Seven Sayings From The Cross: Humanity

“I thirst” (John 19:28).  “My tongue cleaveth to my jaws” (Psalm 22:15).  Thirst was something which went with death by crucifixion.  “The suffering of death by crucifixion was intense, especially in hot climates.  Severe local inflammation, coupled with an insignificant bleeding of jagged wounds produced traumatic fever, which was aggravated by the exposure to the heat of the sun, the strained position of the body and insufferable thirst (emphasis mine).  The wounds swelled about the rough nails and the torn and lacerated tendons and nerves caused excruciating agony.  The arteries of the head and stomach were surcharged with blood and a terrific throbbing headache ensued… Tetanus not rarely supervened and the rigors of the attending convulsions would tear at the wounds and add to the burden of pain…” (I.S.B.E., Vol. 2, p. 761).

Jesus was human.  Lee Strobel quotes Craig Everns as saying, “How human was Jesus?  For a lot… The human side of Jesus is superficial.  It is almost as though a lot of Christians think of Jesus as God wearing a mask.  He’s sort of faking it, pretending to perspire, his stomach only appear to gurgle… he’s not really hungry.  In fact, he doesn’t really need to eat” (The Case for the Real Jesus, p. 61).  Jesus wasn’t faking it.  He was fully human.  He grew tired and weary (John 4:6).  He needed sleep (Mark 4:38).  He experienced hunger (Matt. 4:2) and thirst (John 4:6-7; 19:2).  He “was in all points tempted like as we are, yet without sin” (Hebrews 4:15).  Yes, he was God in the flesh; But, let us not forget that he was in the flesh.  He willfully experienced all limitations of being made like us (Romans 8:3; Philippians 2:7; Hebrews 2:17).  He “emptied” himself (Philippians 2:7 NASB).  He gave not up his deity; But he gave up the independent exercise of super-human and/or supernatural divine abilities.  While on earth his knowledge was limited (Mark 13:32).  The power behind his inspired speech and miraculous workings was not that he was God in the flesh.  The source was the Holy Spirit (Luke 4:18-19; Matthew 12:26-28; Acts 10:38), the same source of the inspiration and power that was upon the apostles.  It was not until after the Holy Spirit came upon him that Jesus is said to know what was within man (John 2:25 cf. 1:47-48), and to begin to work miracles (John 2:11).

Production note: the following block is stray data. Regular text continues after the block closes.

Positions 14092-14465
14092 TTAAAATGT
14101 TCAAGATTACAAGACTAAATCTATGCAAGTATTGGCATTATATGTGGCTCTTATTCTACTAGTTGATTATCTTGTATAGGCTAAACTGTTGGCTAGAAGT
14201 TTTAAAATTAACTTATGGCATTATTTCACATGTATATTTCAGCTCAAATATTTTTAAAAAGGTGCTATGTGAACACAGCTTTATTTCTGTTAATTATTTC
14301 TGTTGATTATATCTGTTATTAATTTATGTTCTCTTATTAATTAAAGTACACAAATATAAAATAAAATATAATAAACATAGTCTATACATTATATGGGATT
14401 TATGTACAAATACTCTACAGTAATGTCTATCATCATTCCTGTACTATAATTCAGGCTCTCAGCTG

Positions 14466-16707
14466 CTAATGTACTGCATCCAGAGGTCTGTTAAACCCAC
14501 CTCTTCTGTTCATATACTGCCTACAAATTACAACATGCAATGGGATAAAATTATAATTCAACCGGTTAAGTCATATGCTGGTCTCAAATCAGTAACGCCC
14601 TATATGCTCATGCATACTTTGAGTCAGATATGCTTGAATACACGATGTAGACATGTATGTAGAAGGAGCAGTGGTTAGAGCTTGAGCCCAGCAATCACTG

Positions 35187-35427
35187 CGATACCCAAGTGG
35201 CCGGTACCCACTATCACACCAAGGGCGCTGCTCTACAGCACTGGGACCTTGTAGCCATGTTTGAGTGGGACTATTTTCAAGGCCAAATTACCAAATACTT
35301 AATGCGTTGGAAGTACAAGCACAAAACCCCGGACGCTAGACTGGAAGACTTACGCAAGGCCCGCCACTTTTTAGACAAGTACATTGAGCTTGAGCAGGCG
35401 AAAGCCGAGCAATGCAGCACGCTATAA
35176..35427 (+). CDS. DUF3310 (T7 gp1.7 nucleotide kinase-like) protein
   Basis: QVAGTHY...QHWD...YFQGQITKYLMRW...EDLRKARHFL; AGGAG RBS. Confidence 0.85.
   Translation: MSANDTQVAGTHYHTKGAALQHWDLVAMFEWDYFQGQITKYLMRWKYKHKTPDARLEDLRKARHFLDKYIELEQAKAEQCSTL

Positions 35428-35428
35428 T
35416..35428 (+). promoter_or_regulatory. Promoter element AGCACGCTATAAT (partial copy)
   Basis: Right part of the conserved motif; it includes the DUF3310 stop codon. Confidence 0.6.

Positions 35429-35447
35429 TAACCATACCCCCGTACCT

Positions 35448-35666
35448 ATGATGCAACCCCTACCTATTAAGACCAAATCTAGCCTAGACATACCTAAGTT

Jesus on the cross thirsted.  He was first offered wine mingled with myrrh, but upon tasting it he refused to drink (Mark 15:23; Matthew 27:34).  Myrrh was bitter. It is called “gall” in Matthew.  The mixture was a pain medication commonly offered to those being crucified.  Jesus was suffering for humanity.  This pain he refused to numb.  He later was offered a sponge of vinegar, of this he drank (Matthew 27:48; Mark 15:36; John 19:28-30).  There was no indication of this being mixed with any narcotic.

Jesus went through this for us!  He was fully human.  We should remember this when we feel like giving up: “Looking unto Jesus the author and finisher of our faith; who for the joy that was set before him endured the cross, despising the shame, and is set down at the right hand of the throne of God.  For consider him that endures such contradiction of sinners against himself, lest ye be wearied and faint in your minds.  Ye have not yet resisted unto blood, striving against sin” (Hebrews 12:2-4).

About Bryan Hodge

I am a minister and missionary to numerous countries around the world.
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